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By The Muse
January 22, 2015

This post is in partnership with The Muse. The article below was originally published on The Muse.

If you want to advance your career, having a mentor isn’t enough anymore. Don’t get me wrong—mentors are wonderful. They help you gain critical skills, navigate you through challenges at work, and offer a sounding board when you’re at a crossroads in your career. But if you aspire to climb higher in this modern and competitive climate, you’ll need a sponsor as well.

In the article, “Why You Need a Sponsor—Not a Mentor—to Fast-Track Your Career,” for Business Insider, author Jenna Goudreau says, “Four recent studies clearly show that sponsorship—not mentorship—is how power is transferred in the workplace.”

As a general manager in the medical devices industry once described to me, “A sponsor is someone who will use his or her internal political and social capital to move your career forward within an organization. Behind closed doors, he or she will argue your case.” Millette Granville, Director of Diversity and Inclusion with Delhaize America described a sponsor as “an influential spokesperson for what you are capable of doing.”

But what’s the difference between a mentor and a sponsor? Heather Foust-Cummings, a vice president with Catalyst Research Center for Equity in Business Leadership, explained it this way: “A mentor will talk with you, but a sponsor will talk about you.”

My friend and Twitter buddy Cate Huston explains it this way: “Mentors give you perspective while sponsors give you opportunities.”

Mentors help you “skill up,” whereas sponsors help you move up. Having the support of a sponsor is like having a safety net, allowing you to confidently take risks like asking for a stretch assignment or a promotion. They provide a protective bubble and can shield you from organizational change like reorganizations or layoffs. And they bring your name up in those high-level talent development discussions that take place behind closed doors. If your career is moving forward, chances are there’s a sponsor behind the scenes, pulling strings on your behalf.

So, how do you get a sponsor? Well, the catch is, that’s not how it typically works—you don’t get to choose the sponsor; the sponsor almost always chooses you.

In a series of reports on sponsorship, Catalyst reported, “There is no ‘silver bullet’ for attracting the attention of a high-level sponsor”—and that’s certainly true. However, through my 15 years of experience coaching emerging leaders to advance their careers, I have recognized that there are certain behaviors that can swing the odds in your favor and make it more likely that a sponsor will choose and advocate for you.

Here are six steps you can take to attract the attention of an influential sponsor:

1. Perform

Great performance must come first. You can’t expect a sponsor to advocate for you and put his or her own reputation on the line to speak up on your behalf if you’re not going above and beyond in your role.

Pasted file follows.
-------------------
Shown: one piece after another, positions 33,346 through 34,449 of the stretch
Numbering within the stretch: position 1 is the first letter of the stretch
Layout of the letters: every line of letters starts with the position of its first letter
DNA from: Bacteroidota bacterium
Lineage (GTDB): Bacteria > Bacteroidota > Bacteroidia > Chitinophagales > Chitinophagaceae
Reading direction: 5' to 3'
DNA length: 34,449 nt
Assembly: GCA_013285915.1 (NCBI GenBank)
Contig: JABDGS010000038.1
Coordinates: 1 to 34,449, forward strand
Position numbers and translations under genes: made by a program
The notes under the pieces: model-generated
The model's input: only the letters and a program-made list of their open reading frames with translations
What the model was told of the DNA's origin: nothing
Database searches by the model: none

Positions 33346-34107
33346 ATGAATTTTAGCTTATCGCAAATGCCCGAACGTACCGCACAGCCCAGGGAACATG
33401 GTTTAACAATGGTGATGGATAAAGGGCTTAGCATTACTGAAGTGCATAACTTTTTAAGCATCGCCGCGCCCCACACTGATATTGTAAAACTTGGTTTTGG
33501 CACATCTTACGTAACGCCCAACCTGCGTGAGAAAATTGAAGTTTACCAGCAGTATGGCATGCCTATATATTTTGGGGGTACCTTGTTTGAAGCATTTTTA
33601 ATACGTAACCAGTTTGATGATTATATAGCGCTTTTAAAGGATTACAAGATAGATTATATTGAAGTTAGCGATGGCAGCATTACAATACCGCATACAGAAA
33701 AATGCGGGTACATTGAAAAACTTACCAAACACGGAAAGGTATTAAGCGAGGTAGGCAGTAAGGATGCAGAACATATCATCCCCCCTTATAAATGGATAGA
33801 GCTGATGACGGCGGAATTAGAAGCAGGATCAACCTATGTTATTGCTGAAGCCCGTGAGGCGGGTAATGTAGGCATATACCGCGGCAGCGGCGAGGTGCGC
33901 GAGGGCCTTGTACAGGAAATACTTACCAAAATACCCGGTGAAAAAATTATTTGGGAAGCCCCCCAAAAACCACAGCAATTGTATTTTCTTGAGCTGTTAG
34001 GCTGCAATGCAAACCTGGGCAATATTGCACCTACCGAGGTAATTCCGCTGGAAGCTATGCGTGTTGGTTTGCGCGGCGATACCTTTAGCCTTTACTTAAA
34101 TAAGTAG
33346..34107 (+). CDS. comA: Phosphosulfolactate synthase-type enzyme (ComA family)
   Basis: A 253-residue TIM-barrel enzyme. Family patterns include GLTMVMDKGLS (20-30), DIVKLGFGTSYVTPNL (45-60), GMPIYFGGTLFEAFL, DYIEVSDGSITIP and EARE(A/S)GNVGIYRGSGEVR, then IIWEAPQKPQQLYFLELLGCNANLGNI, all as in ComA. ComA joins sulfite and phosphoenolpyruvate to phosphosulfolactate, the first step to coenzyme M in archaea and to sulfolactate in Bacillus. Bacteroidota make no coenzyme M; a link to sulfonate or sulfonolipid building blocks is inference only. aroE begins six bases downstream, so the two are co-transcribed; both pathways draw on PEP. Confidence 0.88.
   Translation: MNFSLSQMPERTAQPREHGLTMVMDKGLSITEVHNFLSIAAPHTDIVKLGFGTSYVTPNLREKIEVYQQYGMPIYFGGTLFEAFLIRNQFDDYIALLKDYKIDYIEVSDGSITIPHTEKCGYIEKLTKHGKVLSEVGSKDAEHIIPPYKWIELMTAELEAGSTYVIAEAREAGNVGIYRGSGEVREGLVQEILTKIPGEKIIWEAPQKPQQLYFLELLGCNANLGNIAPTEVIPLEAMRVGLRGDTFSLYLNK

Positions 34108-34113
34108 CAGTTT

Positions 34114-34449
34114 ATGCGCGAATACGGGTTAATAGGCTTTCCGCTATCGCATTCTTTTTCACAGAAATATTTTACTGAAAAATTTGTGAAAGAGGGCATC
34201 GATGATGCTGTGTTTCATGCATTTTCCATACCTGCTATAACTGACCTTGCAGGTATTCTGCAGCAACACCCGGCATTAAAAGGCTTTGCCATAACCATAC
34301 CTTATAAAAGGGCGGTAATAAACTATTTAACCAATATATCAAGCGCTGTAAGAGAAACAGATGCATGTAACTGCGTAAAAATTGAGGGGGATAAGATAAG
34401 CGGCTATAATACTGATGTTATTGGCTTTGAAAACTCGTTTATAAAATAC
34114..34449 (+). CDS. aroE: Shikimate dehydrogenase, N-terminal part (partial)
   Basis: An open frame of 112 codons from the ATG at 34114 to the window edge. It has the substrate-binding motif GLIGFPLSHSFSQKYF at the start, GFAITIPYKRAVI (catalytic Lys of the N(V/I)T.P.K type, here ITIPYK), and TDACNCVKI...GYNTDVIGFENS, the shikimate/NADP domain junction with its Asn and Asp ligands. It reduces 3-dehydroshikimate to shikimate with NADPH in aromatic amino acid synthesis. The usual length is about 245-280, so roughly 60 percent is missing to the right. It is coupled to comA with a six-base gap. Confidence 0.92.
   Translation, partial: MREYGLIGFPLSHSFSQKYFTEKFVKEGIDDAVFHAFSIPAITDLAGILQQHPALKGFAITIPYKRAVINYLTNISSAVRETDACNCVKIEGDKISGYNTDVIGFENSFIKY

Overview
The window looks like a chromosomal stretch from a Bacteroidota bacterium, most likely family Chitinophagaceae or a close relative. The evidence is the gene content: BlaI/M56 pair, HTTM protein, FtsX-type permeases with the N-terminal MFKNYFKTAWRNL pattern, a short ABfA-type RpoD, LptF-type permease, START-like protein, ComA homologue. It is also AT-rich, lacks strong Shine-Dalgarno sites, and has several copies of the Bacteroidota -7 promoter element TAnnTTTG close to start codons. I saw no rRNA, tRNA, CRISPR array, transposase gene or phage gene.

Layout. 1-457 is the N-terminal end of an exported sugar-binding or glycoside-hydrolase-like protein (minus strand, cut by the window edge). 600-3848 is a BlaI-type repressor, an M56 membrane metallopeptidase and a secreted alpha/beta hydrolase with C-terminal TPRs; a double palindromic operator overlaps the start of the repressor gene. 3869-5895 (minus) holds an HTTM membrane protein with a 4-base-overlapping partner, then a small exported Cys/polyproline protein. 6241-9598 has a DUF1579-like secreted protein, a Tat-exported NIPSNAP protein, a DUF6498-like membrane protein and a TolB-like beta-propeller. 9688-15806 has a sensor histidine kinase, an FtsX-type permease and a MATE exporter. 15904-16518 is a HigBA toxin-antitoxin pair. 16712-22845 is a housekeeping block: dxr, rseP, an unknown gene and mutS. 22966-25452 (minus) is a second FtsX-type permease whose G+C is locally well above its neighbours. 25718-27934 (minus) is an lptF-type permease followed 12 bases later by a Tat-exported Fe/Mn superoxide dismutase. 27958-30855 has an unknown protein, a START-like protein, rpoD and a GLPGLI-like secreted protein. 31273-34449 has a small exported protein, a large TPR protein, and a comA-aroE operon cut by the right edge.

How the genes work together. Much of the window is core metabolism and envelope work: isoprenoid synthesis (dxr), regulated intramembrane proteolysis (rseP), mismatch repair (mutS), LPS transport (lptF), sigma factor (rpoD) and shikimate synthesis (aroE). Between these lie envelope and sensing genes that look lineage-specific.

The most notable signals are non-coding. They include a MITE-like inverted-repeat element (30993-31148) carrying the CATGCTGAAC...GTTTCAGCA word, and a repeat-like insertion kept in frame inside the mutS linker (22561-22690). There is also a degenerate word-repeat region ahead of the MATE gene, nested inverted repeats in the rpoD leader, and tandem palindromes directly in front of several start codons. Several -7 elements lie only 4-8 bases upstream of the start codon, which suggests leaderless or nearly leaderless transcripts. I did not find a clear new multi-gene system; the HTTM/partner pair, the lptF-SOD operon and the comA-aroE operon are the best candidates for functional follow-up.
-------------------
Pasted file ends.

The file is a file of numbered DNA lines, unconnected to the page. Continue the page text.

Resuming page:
2. Know Who the Good Sponsors Are

This can be tricky, but see if you can identify the leaders in your organization who have a track record of being talent developers and talent scouts. For example, listen for leaders who publicly praise subordinates, back them up on contentious issues, and offer challenging assignments to up-and-comers who have not yet proven themselves. That’s who you want on your side.

3. Raise Your Hand for Exposure Opportunities

You can’t expect a sponsor to put his or her reputation on the line when he or she doesn’t know the quality of your work and what you’re capable of. So, look for a special project working directly for one of the potential sponsors you identified in the previous step, or try to join special task forces or committees he or she serves on. Your goal here is for the sponsor to see you in action and directly experience the quality of work you can deliver.

4. Make Your Value Visible

Whatever you do, don’t be the best-kept secret in the organization! Once you achieve something noteworthy, make your achievements visible to your leaders.

For example, if you bump into a potential sponsor the cafeteria line, ask how he or she is doing. Chances are he or she will ask you the same, so have a ready-to-share sound bite about a recent accomplishment, so you can respond, “I’m doing well. I just heard I’ve been nominated for engineer of the year!”

And re-write your elevator speech so that every time you introduce yourself, you’ll be showcasing your leadership skills and the value you add to your organization. (Here’s how.)

5. Have Clear Career Goals

You must have clarity about your career goals! There’s little chance a sponsor is going to know what opportunities to match you with if you don’t even know what you want for yourself.

6. Share Your Career Goals With Your Leaders

This is the clincher. If you are a demonstrated high performer and have clear career goals, sharing those goals with your manager, your mentors, and leaders can often be enough to enlist their sponsorship.

A final word of advice comes from Granville, who says, “Sponsorship can come to you in different ways. You never know who is watching you, so be ‘sponsor-ready’ at all times.”

So what are you waiting for? Use these six items as a checklist to determine what action to take, and go grab the attention of an influential sponsor!

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Contact us at editors@time.com.

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